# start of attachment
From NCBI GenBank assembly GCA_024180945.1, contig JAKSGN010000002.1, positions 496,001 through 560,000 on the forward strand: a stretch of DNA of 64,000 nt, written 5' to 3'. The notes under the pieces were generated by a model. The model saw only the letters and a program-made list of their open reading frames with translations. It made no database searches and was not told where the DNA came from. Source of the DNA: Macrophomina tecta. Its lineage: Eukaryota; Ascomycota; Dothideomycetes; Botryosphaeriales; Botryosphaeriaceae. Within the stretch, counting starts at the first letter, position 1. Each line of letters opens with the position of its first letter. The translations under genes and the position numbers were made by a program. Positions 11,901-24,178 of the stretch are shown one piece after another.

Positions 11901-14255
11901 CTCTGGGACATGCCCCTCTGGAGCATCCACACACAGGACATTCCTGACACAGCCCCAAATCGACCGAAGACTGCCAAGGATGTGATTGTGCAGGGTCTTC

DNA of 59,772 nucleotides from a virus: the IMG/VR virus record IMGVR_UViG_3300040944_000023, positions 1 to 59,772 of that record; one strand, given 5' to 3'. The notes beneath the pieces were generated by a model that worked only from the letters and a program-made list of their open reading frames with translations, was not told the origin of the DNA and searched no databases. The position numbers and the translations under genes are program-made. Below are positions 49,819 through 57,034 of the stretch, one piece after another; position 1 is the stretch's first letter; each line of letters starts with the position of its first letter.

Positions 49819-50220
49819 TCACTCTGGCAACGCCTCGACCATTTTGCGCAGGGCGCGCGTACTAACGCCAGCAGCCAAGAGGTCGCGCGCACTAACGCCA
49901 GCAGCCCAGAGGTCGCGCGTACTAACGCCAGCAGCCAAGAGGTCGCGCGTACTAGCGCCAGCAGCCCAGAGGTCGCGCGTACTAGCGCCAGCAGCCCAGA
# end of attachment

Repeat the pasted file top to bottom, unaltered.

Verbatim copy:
From NCBI GenBank assembly GCA_024180945.1, contig JAKSGN010000002.1, positions 496,001 through 560,000 on the forward strand: a stretch of DNA of 64,000 nt, written 5' to 3'. The notes under the pieces were generated by a model. The model saw only the letters and a program-made list of their open reading frames with translations. It made no database searches and was not told where the DNA came from. Source of the DNA: Macrophomina tecta. Its lineage: Eukaryota; Ascomycota; Dothideomycetes; Botryosphaeriales; Botryosphaeriaceae. Within the stretch, counting starts at the first letter, position 1. Each line of letters opens with the position of its first letter. The translations under genes and the position numbers were made by a program. Positions 11,901-24,178 of the stretch are shown one piece after another.

Positions 11901-14255
11901 CTCTGGGACATGCCCCTCTGGAGCATCCACACACAGGACATTCCTGACACAGCCCCAAATCGACCGAAGACTGCCAAGGATGTGATTGTGCAGGGTCTTC

DNA of 59,772 nucleotides from a virus: the IMG/VR virus record IMGVR_UViG_3300040944_000023, positions 1 to 59,772 of that record; one strand, given 5' to 3'. The notes beneath the pieces were generated by a model that worked only from the letters and a program-made list of their open reading frames with translations, was not told the origin of the DNA and searched no databases. The position numbers and the translations under genes are program-made. Below are positions 49,819 through 57,034 of the stretch, one piece after another; position 1 is the stretch's first letter; each line of letters starts with the position of its first letter.

Positions 49819-50220
49819 TCACTCTGGCAACGCCTCGACCATTTTGCGCAGGGCGCGCGTACTAACGCCAGCAGCCAAGAGGTCGCGCGCACTAACGCCA
49901 GCAGCCCAGAGGTCGCGCGTACTAACGCCAGCAGCCAAGAGGTCGCGCGTACTAGCGCCAGCAGCCCAGAGGTCGCGCGTACTAGCGCCAGCAGCCCAGA